January 23, 2017
WASHINGTON - The Tewaaraton Foundation announced the 2017 Tewaaraton Legends and Spirit honorees on Monday (Jan. 23). The 11th Spirit of Tewaaraton recipient is Mario St. George Boiardi, and the 2017 Tewaaraton Legends are former Virginia star Cherie Greer Brown and former Army star Peter Cramblet.
The Tewaaraton Legends Award annually honors recipients who played college lacrosse prior to 2001, the first year in which the Tewaaraton Award was presented. Recipients are chosen on the basis that their collegiate performance would have earned them a Tewaaraton Trophy, had the award existed when they played. The previous five Legends Award winners are Syracuse’s Jim Brown (2011), Cornell’s Eamon McEneaney (2012), Johns Hopkins’ Joe Cowan (2013), Navy’s Jimmy Lewis (2014), Syracuse’s Brad Kotz (2015), Maryland’s Frank Urso (2016) and Penn State’s Candace Finn Rocha (2016).
The recipient of the 2017 Tewaaraton Women’s Legend Award presented by the IWLCA, Cherie Greer Brown was a three-time first-team All-American and the 1994 NCAA Division I Defensive Player of the Year at Virginia. A four-time member of the U.S. Women’s Team, Greer Brown was inducted into the U.S. Lacrosse National Hall of Fame in 2009, and in 2000 was named to Lacrosse Magazine’s All-Century Team.
“Cherie Greer was simply the most outstanding lacrosse player to ever wear a Virginia uniform and the top collegiate and U.S. player of her time,” said Jane Miller, Greer’s coach at Virginia and current senior associate director of athletics at UVA. “She played with grace, style, speed and skill. In her final year, she led the country in scoring while being named the ‘Defensive Player of the Year,’ a very unique accomplishment. Cherie always put the team first. She never took credit but she always shouldered the responsibility for the team’s success. You will not find a more humble superstar. Cherie Greer was a treasure we were fortunate to have at the University of Virginia for four years. She was a coach’s dream, a teammate’s dream, and now a very deserving legend.”
All three recipients will receive their awards at the Tewaaraton Award Ceremony presented by Under Armour, June 1, 2017, in Washington, D.C. The Tewaaraton Foundation will unveil the 2017 Tewaaraton Award Watch List live at a special fundraising reception in New York City on Feb. 28. Information can be found at https://www.501auctions.com/tewaaraton.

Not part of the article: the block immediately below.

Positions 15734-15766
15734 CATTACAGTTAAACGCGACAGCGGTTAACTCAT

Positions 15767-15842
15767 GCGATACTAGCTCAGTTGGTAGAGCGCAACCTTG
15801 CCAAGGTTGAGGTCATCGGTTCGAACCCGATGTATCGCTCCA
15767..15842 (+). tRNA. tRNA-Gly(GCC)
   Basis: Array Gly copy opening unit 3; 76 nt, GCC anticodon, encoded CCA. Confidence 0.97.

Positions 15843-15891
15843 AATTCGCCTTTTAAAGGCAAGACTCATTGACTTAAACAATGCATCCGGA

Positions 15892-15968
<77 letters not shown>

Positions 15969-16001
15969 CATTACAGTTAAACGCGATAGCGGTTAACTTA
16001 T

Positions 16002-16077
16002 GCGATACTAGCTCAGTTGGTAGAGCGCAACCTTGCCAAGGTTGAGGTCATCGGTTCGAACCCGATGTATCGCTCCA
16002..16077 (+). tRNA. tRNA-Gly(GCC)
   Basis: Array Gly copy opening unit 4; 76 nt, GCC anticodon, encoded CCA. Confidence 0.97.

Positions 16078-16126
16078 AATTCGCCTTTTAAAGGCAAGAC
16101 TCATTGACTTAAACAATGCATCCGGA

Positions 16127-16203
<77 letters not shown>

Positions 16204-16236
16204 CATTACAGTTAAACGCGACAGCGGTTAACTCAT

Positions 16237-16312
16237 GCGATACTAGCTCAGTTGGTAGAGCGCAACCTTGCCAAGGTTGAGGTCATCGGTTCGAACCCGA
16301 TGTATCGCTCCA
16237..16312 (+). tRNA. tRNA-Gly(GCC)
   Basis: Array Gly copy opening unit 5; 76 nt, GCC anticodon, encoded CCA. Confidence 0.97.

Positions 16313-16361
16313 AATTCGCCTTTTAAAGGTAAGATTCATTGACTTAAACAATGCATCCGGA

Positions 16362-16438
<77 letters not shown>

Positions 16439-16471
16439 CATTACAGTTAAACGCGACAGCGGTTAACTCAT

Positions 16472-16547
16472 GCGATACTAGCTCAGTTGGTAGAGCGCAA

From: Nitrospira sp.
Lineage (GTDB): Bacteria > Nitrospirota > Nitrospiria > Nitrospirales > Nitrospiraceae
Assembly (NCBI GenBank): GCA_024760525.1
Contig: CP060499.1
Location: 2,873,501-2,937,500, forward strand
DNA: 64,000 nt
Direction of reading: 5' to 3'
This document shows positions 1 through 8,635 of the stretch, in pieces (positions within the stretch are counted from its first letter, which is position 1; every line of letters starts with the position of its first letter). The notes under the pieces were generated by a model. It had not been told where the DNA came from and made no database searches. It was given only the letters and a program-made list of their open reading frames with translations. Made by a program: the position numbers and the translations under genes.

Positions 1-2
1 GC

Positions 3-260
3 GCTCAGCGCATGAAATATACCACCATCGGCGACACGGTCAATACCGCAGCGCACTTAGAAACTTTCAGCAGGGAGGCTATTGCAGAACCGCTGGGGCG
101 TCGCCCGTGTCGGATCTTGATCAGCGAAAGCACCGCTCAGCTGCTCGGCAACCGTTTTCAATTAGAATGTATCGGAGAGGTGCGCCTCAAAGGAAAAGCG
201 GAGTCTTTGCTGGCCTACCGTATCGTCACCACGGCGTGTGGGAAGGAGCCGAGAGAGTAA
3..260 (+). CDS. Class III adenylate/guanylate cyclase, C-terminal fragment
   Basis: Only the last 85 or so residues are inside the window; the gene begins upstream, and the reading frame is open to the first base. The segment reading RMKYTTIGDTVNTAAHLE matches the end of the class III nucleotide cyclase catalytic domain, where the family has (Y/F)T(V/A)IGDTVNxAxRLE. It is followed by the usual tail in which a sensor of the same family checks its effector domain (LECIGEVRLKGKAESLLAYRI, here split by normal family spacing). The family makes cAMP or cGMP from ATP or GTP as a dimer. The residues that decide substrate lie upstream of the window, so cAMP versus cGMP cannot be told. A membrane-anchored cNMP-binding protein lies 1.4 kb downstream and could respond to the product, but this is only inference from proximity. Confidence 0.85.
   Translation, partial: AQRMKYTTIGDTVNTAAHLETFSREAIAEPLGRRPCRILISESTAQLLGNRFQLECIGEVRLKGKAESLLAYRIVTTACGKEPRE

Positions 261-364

For more information on the Tewaaraton Legends Award or to attend these exciting events, visit tewaaraton.com. Like and follow The Tewaaraton Foundation at facebook.com/tewaaraton, twitter.com/tewaaraton and instagram.com/tewaaraton.
About The Tewaaraton Foundation
First presented in 2001, the Tewaaraton Award is recognized as the preeminent lacrosse award, annually honoring the top male and female college lacrosse player in the United States. Endorsed by the Mohawk Nation Council of Elders and U.S. Lacrosse, the Tewaaraton Award symbolizes lacrosse’s centuries-old roots in Native American heritage. The Tewaaraton Foundation ensures the integrity and advances the mission of this award. Each year, the Tewaaraton Award celebrates one of the six tribal nations of the Iroquois Confederacy – the Mohawk, Cayuga, Oneida, Onondaga, Seneca and Tuscarora – and presents two scholarships to students of Native American descent. To learn more about The Tewaaraton Foundation, please visit www.tewaaraton.com.
'Hoos Exit With Heads Held HighWomen's Basketball3/19/18In its first trip to the NCAA tourney since 2010, 10th-seeded Virginia went 1-1 in Columbia, S.C., defeating seventh-seeded Cal and losing to second-seeded South Carolina.'Hoos Look To Take Next Step in NCAA TourneyWomen's Basketball3/18/18A win Sunday night over second-seeded South Carolina would send 10th-seeded Virginia to the NCAA tournament's Sweet Sixteen for the first time since 2000.End Comes Too Soon for No. 1 CavaliersMen's Basketball3/17/18In the NCAA tournament's first round, No. 1 seed Virginia lost 74-54 to No. 16 seed UMBC in a South Region game in Charlotte, N.C.
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A 1985 graduate of UVA, White worked at the Richmond Times-Dispatch until July 2009. He was honored six times as the state's Sportswriter of the Year.
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